"When I go outside and it's clear? Yeah, I look up. It's a habit. It's something I wish more people did. You may seem something that will profoundly affect you." — Phil Plait

Gazing up at the night sky is simultaneously humbling and utterly thrilling. This hour, we'll hear from TED speakers who share an infectious sense of wonder and curiosity about our place in the universe and what lies beyond our skies. - NPR's TED Radio Hour


Slate‘s resident astronomy blogger brings a sense of humor to prolific space coverage.

Read more: http://techland.time.com/2013/03/25/140-best-twitter-feeds-of-2013/slide/phil-plait/#ixzz2fBDh6BNZ
- TIME


SALT LAKE CITY (ABC 4 News) - The Clark Planetarium is celebrating its 10 year anniversary and as part of the festivities a world-renowned astronomer is speaking in Salt Lake City Thursday.

Dr. Phil Plait is a former NASA scientist, author and international speaker. His lecture is titled "Death from the Skies" and it illustrates how the universe is trying to kill us.

“I’m going to be talking about asteroid impacts and people know about this from the dinosaurs being wiped out, but you don't need something that big to do a lot of damage,” said Plait.

Plait said you don't have to look further than the meteorite that struck Russia this year. “What fell in Russia was a chunk of rock that was 50 feet across and came in at 50 times the speed of a rifle bullet it was moving very rapidly and it basically blow up high in the atmosphere,” he said. “We're concerned about these things hitting and we're trying to prevent it.”

While trying to prevent the end of the world, Plait said his other passion is getting kids interested in science early which is why he's more than happy to help raise money for the Planetarium. All proceeds from his speaking event support the Planetarium’s educational programs.

“It’s super important to get kids into science young because that's when they are naturally scientists they are curious about everything,” he said. “You bring them to a place like this and you are encouraging it, you are expanding on it.”

There are still ways to help the Planetarium celebrate. There will be a space exploration show Friday in West Jordan and on Saturday the Planetarium will host a host party at the Dimple Dell Recreation Center. - ABC4


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Bio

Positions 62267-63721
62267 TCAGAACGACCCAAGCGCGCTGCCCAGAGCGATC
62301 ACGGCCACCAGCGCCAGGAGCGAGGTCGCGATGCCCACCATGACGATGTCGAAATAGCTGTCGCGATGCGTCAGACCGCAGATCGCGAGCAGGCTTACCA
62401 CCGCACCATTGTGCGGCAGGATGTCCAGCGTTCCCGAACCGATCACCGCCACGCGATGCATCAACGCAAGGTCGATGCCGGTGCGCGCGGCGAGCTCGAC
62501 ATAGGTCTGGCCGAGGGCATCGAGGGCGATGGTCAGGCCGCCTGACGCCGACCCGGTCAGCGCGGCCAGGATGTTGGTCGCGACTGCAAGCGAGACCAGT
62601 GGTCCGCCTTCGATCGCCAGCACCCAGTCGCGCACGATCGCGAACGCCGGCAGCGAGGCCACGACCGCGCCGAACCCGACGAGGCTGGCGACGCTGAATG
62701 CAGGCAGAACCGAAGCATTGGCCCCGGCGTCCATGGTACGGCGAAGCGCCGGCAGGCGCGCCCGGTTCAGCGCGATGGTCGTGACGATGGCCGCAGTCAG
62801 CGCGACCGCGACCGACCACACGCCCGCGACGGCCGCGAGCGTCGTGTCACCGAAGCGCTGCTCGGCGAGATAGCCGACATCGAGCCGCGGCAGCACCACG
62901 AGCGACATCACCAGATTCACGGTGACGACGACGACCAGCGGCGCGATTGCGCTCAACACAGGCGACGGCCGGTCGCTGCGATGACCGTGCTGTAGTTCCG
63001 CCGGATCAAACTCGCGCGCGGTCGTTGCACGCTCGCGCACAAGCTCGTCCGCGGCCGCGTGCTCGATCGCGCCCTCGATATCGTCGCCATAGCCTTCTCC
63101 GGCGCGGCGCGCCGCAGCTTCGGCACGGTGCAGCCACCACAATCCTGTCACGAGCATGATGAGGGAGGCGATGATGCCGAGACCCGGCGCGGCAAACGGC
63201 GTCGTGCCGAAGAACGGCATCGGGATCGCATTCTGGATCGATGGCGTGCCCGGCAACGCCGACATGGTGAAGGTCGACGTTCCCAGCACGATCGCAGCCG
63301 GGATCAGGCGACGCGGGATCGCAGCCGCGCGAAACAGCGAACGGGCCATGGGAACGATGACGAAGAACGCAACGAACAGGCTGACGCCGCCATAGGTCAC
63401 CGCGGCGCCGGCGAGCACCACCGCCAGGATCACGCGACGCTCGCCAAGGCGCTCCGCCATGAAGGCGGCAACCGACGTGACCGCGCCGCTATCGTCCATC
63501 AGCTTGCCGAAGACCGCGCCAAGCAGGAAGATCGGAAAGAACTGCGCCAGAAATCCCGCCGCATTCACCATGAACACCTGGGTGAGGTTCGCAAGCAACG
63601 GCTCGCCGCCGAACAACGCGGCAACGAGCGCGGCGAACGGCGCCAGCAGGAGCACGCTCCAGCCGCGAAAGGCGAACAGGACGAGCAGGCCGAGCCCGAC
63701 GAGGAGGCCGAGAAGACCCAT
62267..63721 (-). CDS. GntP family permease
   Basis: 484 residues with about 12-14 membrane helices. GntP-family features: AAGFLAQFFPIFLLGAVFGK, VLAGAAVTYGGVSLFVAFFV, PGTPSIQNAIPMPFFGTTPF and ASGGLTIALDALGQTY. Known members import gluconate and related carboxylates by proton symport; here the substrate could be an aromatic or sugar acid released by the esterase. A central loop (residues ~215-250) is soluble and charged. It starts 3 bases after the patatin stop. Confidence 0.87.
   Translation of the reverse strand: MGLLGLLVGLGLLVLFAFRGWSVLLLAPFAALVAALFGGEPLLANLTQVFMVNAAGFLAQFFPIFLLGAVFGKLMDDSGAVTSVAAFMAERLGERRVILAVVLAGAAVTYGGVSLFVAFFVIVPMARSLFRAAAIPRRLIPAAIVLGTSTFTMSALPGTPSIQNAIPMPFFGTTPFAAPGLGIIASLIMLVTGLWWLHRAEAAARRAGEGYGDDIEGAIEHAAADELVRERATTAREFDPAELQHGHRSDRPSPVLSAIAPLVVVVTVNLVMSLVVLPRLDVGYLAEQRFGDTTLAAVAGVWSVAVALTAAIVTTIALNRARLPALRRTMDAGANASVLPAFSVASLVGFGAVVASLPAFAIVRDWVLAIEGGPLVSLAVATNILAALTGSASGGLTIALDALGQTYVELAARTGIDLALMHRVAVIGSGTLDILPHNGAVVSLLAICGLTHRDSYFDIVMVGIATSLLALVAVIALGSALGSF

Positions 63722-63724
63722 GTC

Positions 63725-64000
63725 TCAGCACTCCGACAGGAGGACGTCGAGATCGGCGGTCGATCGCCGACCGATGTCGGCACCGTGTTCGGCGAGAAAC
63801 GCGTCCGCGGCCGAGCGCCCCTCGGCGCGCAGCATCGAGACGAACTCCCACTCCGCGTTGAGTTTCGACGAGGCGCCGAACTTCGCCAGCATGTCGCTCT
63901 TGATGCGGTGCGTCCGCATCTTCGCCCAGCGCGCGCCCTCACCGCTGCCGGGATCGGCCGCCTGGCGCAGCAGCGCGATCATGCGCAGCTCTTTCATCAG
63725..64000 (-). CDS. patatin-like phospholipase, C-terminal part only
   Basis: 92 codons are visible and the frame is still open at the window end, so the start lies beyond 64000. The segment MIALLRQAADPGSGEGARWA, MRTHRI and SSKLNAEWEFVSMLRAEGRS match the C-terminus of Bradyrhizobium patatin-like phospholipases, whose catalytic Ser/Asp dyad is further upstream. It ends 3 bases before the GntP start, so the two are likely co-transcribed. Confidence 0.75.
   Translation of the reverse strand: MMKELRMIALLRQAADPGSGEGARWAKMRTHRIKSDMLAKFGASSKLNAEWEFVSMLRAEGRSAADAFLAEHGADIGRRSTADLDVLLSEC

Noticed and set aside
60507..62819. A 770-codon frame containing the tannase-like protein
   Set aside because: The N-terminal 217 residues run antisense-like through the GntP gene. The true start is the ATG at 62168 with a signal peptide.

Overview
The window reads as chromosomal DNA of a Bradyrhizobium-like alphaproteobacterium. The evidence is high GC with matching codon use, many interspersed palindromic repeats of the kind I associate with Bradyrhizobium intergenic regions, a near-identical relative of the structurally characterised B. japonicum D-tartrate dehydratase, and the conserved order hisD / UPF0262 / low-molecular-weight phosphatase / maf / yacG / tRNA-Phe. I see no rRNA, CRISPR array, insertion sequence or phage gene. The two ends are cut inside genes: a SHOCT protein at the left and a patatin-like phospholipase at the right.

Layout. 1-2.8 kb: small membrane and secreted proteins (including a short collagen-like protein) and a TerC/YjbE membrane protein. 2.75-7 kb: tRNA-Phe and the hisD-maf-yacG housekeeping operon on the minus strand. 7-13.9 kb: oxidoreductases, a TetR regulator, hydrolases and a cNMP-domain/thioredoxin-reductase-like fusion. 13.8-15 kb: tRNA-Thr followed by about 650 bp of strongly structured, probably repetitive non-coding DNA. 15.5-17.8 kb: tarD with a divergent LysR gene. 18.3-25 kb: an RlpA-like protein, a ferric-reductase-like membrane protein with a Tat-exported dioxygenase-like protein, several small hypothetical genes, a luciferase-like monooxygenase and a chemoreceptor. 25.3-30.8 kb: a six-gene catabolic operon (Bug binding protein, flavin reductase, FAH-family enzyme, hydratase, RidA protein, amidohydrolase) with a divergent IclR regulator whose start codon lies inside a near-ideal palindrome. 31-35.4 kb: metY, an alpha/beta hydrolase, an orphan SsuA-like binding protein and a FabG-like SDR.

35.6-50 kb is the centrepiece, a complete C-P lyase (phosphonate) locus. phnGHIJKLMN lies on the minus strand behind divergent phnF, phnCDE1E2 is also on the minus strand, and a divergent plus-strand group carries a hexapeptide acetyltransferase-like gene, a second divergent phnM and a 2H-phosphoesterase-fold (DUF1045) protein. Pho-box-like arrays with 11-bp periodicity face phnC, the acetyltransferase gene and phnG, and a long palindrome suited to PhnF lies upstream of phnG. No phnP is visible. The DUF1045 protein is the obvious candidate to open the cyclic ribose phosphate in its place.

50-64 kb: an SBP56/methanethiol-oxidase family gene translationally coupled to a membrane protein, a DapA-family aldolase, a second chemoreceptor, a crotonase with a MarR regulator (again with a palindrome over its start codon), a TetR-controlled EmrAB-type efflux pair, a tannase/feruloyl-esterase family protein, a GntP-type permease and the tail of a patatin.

Dr. Phil Plait
Astronomer, Skeptic, Science Educator, and Author

Bad Astronomy

For as long as he can remember, Dr. Phil Plait has been in love with science.

"When I was maybe four or five years old, my dad brought home a cheapo department store telescope. He aimed it at Saturn that night. One look, and that was it. I was hooked," he says.

After earning his doctorate in astronomy at the University of Virginia, he worked as a NASA contractor at the Goddard Space Flight Center, working with the Hubble Space Telescope. Dr. Plait began a career in public outreach and education with the 'Bad Astronomy' website and blog, debunking bad science and popular misconceptions. The book Bad Astronomy was released in 2002, to be followed in 2008 by Death From The Skies! His new television series, Phil Plait's Bad Universe, premiered on the Discovery Channel in September 2010.

Dr. Plait has given dozens of talks about science and pseudo-science across the US and internationally. He uses images, audio, and video clips in an entertaining and informative multimedia presentation packed with humor and backed by solid science and critical thinking.

He has spoken at NASA's Kennedy Space Center, NASA's Dryden Flight Research Center, the Space Telescope Science Institute (home of Hubble), the Hayden Planetarium in NYC and many other world-class museums and planetaria, conferences, astronomy clubs, colleges & universities, and community groups. He has appeared on CNN, Fox News, MSNBC, Pax TV, Tech TV, the SciFi Channel, Radio BBC, Air America, NPR, and many other television and internet venues. His writing has appeared in Sky and Telescope, Astronomy magazine, Night Sky magazine, Space.com, Maxim, the Skeptical Inquirer, and the Huffington Post, and more.

Bad Astronomy

In this general discussion of popular science myths, Dr. Plait demolishes a wide array of scientific misconceptions, from standing eggs on end, to blowing up asteroids. Using video clips from several blockbuster movies and television shows including Armageddon, Deep Impact, Enterprise, and The Simpsons, he talks about Hollywood science (or the lack thereof).

Death From The Skies!

Asteroid impacts! Cometary debris! Extinction level events! These are the ways the world might end, and these are the topics of Death from the Skies!, a scientifically-based but fun look at giant impacts from cosmic objects. Phil Plait astronomer, author, and blogger talks about how these events have shaped our history, how they may do so again, and why Hollywood always seems to get them wrong. And lest you think its all doom and gloom, Plait goes into details on how we might prevent the next great impact from ruining our whole day.